Dona Nelson: Stand Alone Paintings presents over thirty works from the last four decades to demonstrate the breadth and continuity of Nelson’s influential painting career. This exhibition brings together for the first time important, rarely shown figurative paintings with the more recent abstract paintings for which Nelson is best known. Nelson’s works play with materials and varying degrees of abstraction, and her bold, free-standing canvases, painted front to back, challenge accepted ideas of what painting is, and what the boundaries between painting and sculpture are. Oscillating between representation and abstraction, Nelson transforms her created environments into personal and profound viewing experiences.
Born in Grand Island, Nebraska, Nelson moved to New York City in 1967 to participate in the newly formed Whitney Independent Study Program. In the following decades, she played a prominent role in shaping the direction of abstract painting in New York, forging an independent vocabulary and style that melds painting with sculpture, representation with abstraction, oils and acrylics with untraditional materials such as cheese cloth and modeling paste. Pulling from the gestural forms of Abstract Expressionists like Jackson Pollock and Clyfford Still, many of Nelson’s diverse series of works are meant to be experienced as an environment or installation.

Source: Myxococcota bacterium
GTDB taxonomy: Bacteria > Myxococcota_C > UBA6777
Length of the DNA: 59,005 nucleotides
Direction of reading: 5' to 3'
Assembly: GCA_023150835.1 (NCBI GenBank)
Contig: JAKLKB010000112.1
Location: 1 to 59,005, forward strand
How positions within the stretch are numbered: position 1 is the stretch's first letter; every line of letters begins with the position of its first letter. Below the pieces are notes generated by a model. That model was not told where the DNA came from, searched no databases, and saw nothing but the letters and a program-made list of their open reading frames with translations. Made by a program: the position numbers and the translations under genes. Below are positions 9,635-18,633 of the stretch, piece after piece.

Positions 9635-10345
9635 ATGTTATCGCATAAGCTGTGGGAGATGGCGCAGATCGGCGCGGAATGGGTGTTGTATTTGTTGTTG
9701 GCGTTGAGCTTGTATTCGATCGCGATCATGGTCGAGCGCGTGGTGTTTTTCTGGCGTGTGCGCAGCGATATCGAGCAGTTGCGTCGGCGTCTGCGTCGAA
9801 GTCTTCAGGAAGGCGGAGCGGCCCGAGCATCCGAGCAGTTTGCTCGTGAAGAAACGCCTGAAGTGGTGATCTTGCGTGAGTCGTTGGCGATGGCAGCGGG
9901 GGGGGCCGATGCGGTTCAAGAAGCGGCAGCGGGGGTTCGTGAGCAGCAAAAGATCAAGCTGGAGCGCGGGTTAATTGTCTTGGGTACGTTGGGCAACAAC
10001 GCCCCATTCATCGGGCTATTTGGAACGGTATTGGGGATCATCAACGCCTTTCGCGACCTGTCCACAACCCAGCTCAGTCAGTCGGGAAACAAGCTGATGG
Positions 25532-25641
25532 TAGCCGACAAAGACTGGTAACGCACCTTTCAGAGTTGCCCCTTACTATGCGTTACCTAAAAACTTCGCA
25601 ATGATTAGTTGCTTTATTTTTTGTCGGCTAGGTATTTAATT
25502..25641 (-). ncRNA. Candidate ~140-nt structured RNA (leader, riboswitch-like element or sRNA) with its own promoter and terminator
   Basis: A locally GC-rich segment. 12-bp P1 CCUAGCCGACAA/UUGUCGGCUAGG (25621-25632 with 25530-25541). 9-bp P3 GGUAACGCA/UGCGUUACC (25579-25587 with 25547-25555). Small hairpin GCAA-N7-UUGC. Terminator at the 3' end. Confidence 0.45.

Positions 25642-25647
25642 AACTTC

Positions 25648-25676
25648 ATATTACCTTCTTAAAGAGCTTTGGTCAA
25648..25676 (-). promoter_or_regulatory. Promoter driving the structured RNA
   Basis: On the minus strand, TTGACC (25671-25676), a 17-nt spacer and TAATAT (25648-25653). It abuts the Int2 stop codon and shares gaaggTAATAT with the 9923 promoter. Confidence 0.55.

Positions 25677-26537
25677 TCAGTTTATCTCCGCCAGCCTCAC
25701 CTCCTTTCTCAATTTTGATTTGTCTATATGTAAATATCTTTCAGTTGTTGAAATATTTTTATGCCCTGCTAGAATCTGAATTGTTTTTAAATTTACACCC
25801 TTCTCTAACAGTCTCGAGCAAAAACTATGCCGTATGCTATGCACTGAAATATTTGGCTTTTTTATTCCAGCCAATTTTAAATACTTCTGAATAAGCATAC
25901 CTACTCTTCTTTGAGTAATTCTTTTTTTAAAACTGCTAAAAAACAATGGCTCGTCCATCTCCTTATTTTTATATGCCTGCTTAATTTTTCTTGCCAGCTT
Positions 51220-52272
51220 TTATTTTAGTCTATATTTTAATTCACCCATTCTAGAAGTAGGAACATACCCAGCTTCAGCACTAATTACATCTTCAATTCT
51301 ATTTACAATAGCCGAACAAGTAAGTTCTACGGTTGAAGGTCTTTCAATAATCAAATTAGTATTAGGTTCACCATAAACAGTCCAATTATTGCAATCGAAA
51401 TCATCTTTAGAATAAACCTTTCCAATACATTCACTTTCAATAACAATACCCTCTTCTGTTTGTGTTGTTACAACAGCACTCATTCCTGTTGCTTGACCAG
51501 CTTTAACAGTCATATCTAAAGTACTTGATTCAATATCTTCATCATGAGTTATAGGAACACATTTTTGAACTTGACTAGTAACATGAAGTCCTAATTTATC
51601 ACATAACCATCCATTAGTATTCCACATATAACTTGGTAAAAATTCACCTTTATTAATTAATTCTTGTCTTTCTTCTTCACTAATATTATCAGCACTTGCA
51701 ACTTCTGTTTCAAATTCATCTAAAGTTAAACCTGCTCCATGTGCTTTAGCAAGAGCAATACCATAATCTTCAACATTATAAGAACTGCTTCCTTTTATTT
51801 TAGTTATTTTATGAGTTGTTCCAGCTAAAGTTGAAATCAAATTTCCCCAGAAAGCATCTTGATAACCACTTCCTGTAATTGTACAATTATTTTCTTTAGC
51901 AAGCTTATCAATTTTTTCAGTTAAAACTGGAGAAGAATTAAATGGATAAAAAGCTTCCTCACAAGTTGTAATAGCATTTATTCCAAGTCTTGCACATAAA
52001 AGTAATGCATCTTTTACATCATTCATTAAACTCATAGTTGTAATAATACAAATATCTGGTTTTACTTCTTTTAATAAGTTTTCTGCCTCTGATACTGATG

Nelson’s paintings have been featured in solo exhibitions at the Weatherspoon Art Museum at The University of North Carolina, Greensboro; Pennsylvania Academy of the Fine Arts Morris Gallery, Philadelphia; and more than a dozen galleries in New York City. Her work has been included in numerous group exhibitions nationally and internationally, including the 2014 Whitney Biennial.
Dona Nelson: Stand Alone Paintings is presented by the Tang Teaching Museum and Art Gallery at Skidmore College. The exhibition is curated by Tang Museum Dayton Director Ian Berry. A comprehensive catalogue will accompany the exhibition, chronicling the history of Nelson’s work through images, historical essays, and new scholarship. This is the first major solo museum survey for Nelson in nearly two decades.